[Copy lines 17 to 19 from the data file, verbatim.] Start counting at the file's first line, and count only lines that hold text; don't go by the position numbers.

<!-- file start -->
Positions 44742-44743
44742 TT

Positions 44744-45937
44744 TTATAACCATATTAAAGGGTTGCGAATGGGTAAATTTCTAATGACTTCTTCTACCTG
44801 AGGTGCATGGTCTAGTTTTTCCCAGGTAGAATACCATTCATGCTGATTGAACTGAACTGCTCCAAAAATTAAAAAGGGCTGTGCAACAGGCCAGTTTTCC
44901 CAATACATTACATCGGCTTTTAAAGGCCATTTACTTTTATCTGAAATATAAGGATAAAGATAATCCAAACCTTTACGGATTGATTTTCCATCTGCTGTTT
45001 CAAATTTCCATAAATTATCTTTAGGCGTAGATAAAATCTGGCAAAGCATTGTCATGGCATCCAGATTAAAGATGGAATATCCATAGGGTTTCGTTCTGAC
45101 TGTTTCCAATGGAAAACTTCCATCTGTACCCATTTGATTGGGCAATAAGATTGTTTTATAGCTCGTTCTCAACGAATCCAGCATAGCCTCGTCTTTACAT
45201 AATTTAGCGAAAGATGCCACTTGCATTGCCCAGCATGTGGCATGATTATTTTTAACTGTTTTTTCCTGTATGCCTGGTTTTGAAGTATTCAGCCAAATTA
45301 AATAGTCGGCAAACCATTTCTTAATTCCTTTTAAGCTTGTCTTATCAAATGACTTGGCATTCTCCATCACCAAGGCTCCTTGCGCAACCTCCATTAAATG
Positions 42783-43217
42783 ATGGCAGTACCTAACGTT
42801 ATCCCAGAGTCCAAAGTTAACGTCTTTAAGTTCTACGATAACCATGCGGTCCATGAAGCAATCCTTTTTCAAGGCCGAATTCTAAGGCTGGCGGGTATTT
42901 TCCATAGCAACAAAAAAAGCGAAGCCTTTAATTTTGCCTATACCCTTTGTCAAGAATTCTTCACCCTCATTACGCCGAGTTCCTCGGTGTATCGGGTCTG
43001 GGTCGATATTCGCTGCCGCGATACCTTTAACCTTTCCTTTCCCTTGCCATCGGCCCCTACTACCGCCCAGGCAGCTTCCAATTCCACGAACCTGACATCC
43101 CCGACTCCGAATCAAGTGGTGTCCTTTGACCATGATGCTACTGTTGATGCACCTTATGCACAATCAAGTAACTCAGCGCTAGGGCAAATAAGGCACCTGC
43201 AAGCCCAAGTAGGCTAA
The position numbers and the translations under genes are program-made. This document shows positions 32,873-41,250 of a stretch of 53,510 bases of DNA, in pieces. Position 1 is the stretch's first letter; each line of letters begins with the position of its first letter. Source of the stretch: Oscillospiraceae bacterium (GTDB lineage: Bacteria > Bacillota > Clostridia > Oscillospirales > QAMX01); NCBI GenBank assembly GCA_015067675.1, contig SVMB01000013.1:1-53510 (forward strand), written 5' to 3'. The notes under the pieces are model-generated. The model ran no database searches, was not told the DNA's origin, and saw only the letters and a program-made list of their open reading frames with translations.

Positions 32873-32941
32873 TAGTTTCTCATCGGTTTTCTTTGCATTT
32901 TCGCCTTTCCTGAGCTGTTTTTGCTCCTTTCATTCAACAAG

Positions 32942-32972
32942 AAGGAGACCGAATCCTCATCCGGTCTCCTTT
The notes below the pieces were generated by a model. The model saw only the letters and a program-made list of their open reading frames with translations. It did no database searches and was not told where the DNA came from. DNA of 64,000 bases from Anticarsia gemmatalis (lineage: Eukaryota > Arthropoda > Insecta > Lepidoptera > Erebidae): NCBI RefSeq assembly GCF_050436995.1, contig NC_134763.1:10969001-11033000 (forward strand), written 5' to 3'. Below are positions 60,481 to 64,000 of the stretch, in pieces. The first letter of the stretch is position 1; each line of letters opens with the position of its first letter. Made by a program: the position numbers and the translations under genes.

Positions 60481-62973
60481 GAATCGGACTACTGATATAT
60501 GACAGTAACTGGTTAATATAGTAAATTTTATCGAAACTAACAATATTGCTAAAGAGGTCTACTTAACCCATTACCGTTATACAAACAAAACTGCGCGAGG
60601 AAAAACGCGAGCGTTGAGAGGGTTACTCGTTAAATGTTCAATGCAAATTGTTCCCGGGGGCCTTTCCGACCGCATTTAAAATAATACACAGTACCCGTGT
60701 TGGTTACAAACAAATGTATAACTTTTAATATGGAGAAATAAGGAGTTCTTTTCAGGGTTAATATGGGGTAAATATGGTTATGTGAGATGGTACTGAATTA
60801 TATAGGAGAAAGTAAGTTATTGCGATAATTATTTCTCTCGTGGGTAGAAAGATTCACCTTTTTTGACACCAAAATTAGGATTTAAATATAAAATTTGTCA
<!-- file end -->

43201 AAGCCCAAGTAGGCTAA
The position numbers and the translations under genes are program-made. This document shows positions 32,873-41,250 of a stretch of 53,510 bases of DNA, in pieces. Position 1 is the stretch's first letter; each line of letters begins with the position of its first letter. Source of the stretch: Oscillospiraceae bacterium (GTDB lineage: Bacteria > Bacillota > Clostridia > Oscillospirales > QAMX01); NCBI GenBank assembly GCA_015067675.1, contig SVMB01000013.1:1-53510 (forward strand), written 5' to 3'. The notes under the pieces are model-generated. The model ran no database searches, was not told the DNA's origin, and saw only the letters and a program-made list of their open reading frames with translations.

Positions 32873-32941